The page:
Greek mythology tells a tale of the Phoenix, a bird that continues to find new life despite a fiery end. Cleveland's own Phoenix Coffee is experiencing firsthand that story of continued revival. A recent split at the top has dramatically altered the company organization, leaving CEO and self-proclaimed "Super Barista" Sarah Wilson-Jones to re-create the brand on her own.
The strategy is to "strengthen our brand through a renewed focus and execution of our core values and culture," explains Wilson-Jones. "Our values are what give Phoenix its heart -- and its life."
This intensity and passion didn't start overnight. Wilson-Jones started her career as a barista more than 20 years ago. A coffee romance ensued, and she married Phoenix founder Carl Jones. Together they took the brand to where it is today. But Wilson-Jones is not satisfied, and the split has renewed her passion for getting back to basics. That led to championing the passion of the barista. "Making a drink for someone is very personal, and it is a way for us to connect with our guests," explains Wilson-Jones.
The barista is not just another order-taking employee, says Wilson-Jones. "We want to create a career path for our baristas," she adds. With a combination of tips and hourly rate, Phoenix baristas average between $12 and $14 per hour. They also get health and dental benefits, a retirement plan and paid vacation. In return for these wages and benefits, the employees are expected to have both technical skill and a genuine excitement for guest service. "We want to be known for having the best baristas in Cleveland, if not the region," says Wilson-Jones.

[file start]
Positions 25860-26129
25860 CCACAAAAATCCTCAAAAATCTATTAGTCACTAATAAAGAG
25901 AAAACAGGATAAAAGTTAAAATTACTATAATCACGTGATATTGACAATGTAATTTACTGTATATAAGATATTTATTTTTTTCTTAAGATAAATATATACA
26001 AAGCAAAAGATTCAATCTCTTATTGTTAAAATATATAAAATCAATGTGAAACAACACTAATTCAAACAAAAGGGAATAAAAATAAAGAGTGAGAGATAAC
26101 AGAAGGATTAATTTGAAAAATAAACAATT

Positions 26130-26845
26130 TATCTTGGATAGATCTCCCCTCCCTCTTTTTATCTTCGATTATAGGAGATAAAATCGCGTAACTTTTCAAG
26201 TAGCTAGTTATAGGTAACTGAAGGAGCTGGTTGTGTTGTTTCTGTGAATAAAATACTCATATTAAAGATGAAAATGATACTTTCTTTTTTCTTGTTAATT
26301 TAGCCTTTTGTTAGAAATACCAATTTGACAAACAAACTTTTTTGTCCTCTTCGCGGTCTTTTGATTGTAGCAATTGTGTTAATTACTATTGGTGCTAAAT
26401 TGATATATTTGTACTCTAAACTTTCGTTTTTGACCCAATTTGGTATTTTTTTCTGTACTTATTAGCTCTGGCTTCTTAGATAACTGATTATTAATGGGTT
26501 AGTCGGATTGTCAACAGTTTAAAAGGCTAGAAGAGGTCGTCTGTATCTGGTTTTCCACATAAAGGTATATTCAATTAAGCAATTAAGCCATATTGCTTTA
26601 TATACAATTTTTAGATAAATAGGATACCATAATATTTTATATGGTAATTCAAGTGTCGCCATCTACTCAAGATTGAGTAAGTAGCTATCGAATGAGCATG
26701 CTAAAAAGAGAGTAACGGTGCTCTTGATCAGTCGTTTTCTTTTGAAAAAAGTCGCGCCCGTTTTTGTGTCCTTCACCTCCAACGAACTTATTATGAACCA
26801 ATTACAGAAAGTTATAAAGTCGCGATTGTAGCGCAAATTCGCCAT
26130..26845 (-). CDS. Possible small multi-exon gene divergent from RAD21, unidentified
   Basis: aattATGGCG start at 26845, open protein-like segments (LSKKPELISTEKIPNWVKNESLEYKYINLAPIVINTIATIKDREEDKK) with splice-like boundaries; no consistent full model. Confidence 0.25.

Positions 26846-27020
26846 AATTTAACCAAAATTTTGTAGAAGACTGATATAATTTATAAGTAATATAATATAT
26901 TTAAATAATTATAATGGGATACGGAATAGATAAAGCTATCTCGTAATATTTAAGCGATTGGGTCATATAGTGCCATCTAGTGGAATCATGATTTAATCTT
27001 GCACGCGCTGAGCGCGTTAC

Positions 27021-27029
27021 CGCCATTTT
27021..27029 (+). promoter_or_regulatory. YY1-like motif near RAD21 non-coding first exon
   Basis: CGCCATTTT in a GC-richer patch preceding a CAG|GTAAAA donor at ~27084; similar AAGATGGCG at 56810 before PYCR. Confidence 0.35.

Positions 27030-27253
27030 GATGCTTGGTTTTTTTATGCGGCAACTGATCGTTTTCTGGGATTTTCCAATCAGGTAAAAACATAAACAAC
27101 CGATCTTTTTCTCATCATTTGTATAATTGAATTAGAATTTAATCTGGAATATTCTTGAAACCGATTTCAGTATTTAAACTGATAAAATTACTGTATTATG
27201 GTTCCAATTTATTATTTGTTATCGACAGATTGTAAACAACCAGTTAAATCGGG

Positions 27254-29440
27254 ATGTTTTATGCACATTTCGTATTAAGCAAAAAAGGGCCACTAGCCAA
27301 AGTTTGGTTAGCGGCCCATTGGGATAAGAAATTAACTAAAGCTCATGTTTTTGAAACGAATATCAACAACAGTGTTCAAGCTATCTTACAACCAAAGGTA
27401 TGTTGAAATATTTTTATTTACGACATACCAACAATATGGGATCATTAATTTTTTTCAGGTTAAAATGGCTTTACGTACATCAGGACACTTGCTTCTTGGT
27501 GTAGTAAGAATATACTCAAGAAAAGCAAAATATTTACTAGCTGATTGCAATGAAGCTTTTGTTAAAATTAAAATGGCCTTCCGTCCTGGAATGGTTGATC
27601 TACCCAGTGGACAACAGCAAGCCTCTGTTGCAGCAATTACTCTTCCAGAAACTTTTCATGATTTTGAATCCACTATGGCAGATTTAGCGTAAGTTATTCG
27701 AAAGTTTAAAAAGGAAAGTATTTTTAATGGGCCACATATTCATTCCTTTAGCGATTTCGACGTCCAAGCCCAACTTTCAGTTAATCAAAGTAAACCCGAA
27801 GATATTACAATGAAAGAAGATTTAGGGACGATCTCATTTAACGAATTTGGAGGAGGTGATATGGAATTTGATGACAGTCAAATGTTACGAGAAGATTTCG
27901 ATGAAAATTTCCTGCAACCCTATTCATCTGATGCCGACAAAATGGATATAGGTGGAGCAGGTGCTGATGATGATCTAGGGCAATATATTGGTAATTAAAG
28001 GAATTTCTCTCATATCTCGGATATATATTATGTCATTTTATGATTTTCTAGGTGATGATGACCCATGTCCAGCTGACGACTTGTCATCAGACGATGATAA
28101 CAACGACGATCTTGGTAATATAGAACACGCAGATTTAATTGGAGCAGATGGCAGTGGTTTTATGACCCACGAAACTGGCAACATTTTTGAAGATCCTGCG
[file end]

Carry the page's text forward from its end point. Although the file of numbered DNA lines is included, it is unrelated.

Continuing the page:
To facilitate improved cultural changes in the organization, Wilson-Jones launched "Phoenix Speak," a program that focuses on enhanced communication skills between customer and employee.
I witnessed Phoenix Speak first hand — baristas on a first name basis with many of their guests, and knowing their customers' drink of choice before they even order it. My barista poured a perfect latte in real china, adding a classical rosetta pattern in the milk and crema to create a visually stunning drink. Almost too pretty to sip, the coffee's beauty is surpassed only by its taste.
Another key to the chain's two decades of success is the comfort level of its cafes. All furniture and fixtures are upcycled, much of it coming from thrift stores. "We prefer the character and sense of place that comes from re-purposed materials and furniture," explains Wilson-Jones.
The recent decision to relocate Phoenix Coffee in Coventry a few doors down gives Wilson-Jones the ability to tighten up the design and feel. Not losing sight of their up-cycle philosophy and vibe, the former bookstore location is where she hopes to implement a crisper version of the current Coventry location. "Look for this spot to be a more polished version of the classic Phoenix aesthetic."
Beyond the physical part of their design, the Phoenix ideal is to create a vibe where customers can plug in while "being comfortable enough for human interaction," she notes.
As the CEO and super barista single-handedly leads her company into uncharted waters, she is comforted by a staff member's quote: "We are the Phoenix. We are creatures of radical change."